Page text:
Carbon bomb?

Saturday, October 18th, 2008

As reported in various news media earlier this year, Greenpeace recently put out a report calling Canada’s boreal forests a “carbon bomb”. Interestingly, this article seems to assume that the instant a tree is harvested, all its carbon is instantly vaporized into the atmosphere.  There is no mention of the long-term carbon sequestration in wood frame houses and other wood products.  There is also no serious analysis of the natural role of fire in the boreal forest.

For some balance, click here for a science-based article on boreal forests and the carbon balance.

The sound of falling trees in the absence of humans

Thursday, September 25th, 2008

Interesting research findings in Transactions of the Important Tree Scientists 120(2): 201-209 …

Large woody debris plays an important role in stream habitat for fish, macroinvertebrates and thinking spots for “half-pint” from Little House on the Prairie and Pooh (Milne 1948). Little data exists monitoring the actual accumulation of debris, including whole trees, on the forest floor (Robison and Beschta 1990). For centuries, humanity has pondered the question “If a tree falls in the forest and no one is there to hear it, does it make a sound” (Cockburn 1988).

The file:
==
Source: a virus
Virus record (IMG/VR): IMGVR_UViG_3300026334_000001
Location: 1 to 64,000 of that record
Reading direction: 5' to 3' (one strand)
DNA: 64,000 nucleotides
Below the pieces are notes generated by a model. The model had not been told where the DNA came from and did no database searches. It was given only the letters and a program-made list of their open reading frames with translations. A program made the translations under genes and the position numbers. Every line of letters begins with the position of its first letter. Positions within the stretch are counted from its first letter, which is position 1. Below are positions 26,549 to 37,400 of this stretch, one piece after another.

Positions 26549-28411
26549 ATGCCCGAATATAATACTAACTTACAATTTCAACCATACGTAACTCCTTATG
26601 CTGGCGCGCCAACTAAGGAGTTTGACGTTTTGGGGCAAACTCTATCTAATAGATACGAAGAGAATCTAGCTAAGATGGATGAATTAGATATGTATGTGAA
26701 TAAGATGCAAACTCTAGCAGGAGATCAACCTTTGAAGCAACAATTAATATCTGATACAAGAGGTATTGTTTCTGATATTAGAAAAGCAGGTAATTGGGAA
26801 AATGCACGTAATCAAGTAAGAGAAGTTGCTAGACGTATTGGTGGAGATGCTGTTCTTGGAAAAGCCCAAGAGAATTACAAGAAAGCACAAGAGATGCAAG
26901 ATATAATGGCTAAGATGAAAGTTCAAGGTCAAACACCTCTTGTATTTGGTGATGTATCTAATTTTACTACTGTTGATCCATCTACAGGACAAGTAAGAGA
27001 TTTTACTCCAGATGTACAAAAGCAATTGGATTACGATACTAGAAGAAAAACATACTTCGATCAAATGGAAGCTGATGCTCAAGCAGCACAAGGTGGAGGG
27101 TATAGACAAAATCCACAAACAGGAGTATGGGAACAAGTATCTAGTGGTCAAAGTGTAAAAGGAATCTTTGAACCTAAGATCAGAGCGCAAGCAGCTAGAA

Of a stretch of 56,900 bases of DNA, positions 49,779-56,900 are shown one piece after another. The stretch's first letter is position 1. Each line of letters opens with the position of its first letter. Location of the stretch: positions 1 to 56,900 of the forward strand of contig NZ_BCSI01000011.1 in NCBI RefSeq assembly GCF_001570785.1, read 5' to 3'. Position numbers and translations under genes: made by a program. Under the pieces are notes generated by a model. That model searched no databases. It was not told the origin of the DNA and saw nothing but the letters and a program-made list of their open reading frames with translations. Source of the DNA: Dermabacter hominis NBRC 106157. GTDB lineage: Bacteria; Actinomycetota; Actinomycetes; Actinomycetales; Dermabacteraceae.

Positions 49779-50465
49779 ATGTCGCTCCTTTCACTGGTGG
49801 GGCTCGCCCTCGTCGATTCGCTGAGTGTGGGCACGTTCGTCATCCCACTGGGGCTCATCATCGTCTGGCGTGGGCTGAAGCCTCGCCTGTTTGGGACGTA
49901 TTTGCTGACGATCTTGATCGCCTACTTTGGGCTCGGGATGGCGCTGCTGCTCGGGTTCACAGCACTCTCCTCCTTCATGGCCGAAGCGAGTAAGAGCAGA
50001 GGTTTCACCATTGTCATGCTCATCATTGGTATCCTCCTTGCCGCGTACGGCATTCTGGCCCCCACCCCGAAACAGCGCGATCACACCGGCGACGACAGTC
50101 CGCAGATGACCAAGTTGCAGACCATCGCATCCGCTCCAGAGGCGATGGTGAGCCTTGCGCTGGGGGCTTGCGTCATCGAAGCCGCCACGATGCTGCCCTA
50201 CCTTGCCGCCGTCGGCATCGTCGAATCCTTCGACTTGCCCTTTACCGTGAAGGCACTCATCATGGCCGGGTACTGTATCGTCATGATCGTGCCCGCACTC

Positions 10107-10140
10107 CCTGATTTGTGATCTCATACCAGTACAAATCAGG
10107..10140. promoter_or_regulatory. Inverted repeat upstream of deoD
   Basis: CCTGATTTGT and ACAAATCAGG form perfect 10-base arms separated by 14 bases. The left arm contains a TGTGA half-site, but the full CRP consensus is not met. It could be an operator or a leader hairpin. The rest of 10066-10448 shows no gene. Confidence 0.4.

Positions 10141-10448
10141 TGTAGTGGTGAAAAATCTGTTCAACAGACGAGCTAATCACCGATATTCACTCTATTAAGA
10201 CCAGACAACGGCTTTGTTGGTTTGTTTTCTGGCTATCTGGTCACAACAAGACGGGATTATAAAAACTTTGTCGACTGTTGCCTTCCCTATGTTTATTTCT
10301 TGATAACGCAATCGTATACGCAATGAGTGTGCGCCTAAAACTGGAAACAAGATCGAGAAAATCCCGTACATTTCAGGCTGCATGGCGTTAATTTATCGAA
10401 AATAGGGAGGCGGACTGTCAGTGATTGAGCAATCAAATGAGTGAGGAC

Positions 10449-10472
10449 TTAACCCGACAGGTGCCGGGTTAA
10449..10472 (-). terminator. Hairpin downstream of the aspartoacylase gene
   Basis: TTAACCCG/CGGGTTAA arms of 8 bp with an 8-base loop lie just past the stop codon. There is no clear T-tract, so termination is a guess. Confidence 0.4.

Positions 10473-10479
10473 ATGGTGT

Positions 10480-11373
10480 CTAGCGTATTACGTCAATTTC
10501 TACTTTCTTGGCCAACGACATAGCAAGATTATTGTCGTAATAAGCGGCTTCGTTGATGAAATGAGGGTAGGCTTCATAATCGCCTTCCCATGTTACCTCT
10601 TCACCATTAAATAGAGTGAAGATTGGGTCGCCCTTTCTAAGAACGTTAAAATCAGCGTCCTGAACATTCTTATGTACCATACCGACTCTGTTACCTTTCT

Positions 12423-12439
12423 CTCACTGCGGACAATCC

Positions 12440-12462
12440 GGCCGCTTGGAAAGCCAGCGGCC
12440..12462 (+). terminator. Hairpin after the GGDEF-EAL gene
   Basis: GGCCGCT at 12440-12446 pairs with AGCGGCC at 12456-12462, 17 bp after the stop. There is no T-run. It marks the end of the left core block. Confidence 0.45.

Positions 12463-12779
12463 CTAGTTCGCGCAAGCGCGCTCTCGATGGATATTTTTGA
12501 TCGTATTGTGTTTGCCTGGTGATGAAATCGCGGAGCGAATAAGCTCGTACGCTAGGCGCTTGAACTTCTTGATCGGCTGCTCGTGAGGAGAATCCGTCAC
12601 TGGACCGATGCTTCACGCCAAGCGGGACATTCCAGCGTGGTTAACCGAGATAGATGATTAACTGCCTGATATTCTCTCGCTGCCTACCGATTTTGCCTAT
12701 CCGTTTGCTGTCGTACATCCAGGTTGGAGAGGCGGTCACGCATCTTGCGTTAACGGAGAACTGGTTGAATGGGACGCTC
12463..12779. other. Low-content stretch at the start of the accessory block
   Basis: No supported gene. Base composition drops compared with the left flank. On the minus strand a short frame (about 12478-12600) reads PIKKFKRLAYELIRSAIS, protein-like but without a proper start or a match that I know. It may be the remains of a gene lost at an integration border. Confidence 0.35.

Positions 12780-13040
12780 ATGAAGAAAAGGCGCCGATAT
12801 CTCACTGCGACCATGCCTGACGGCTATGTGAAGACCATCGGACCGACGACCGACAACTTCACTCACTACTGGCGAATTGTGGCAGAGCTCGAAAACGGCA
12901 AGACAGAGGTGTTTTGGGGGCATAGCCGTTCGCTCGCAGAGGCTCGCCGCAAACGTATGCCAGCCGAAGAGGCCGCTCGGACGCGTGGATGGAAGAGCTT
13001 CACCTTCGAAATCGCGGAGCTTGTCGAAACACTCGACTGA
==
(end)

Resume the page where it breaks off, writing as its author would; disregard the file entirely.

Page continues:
….

The results of this original research project provide strong empirical evidence supporting the hypothesis that if a tree does fall in the forest,  it does indeed make a sound, whether anyone is there to hear it or not.

Full article here.

Elk hunt finished, off to Slave Lake

Sunday, September 7th, 2008

Our elk hunt was semi-successful.  If the rut has started, we didn’t have much evidence, since about the only bugling we heard was the attempts of other hunters.  However Glenn saved us from being skunked by shooting a big fat cow elk that came to his Hootchie Mama call. Unfortunately I didn’t have a camera along, until Glenn and Mike picked up one of those cheap disposable cameras for me when they did the meat run.

Unfortunately I came back from the hunt having picked up a dilly of a cold.  It’s deep in my chest, and really not much fun at al.  I’ve been seriously thinking of not going to Slave Lake for the WESBOGY meeting, but if I’m not feeling worse by tomorrow, I think it will be a go.

So once again, things will be quiet around here for awhile.  I realize most of my readers (including the spammer bots) may not be interested in forest growth & yield technicalities, so I’ll probably spare you of insights gained this week.

The Fire Preventin’ Bear

Wednesday, August 6th, 2008

I have had a fondness for the song “Smokey The Bear” ever since the surreal experience of hearing three of my forestry professors (Peter Murphy, Jack Heidt and Paul Woodard) sing it at an informal talent show event at the University of Alberta back in the early 1980s.

I realize that Smokey Bear doesn’t have a middle name, but to me he will always be The Bear.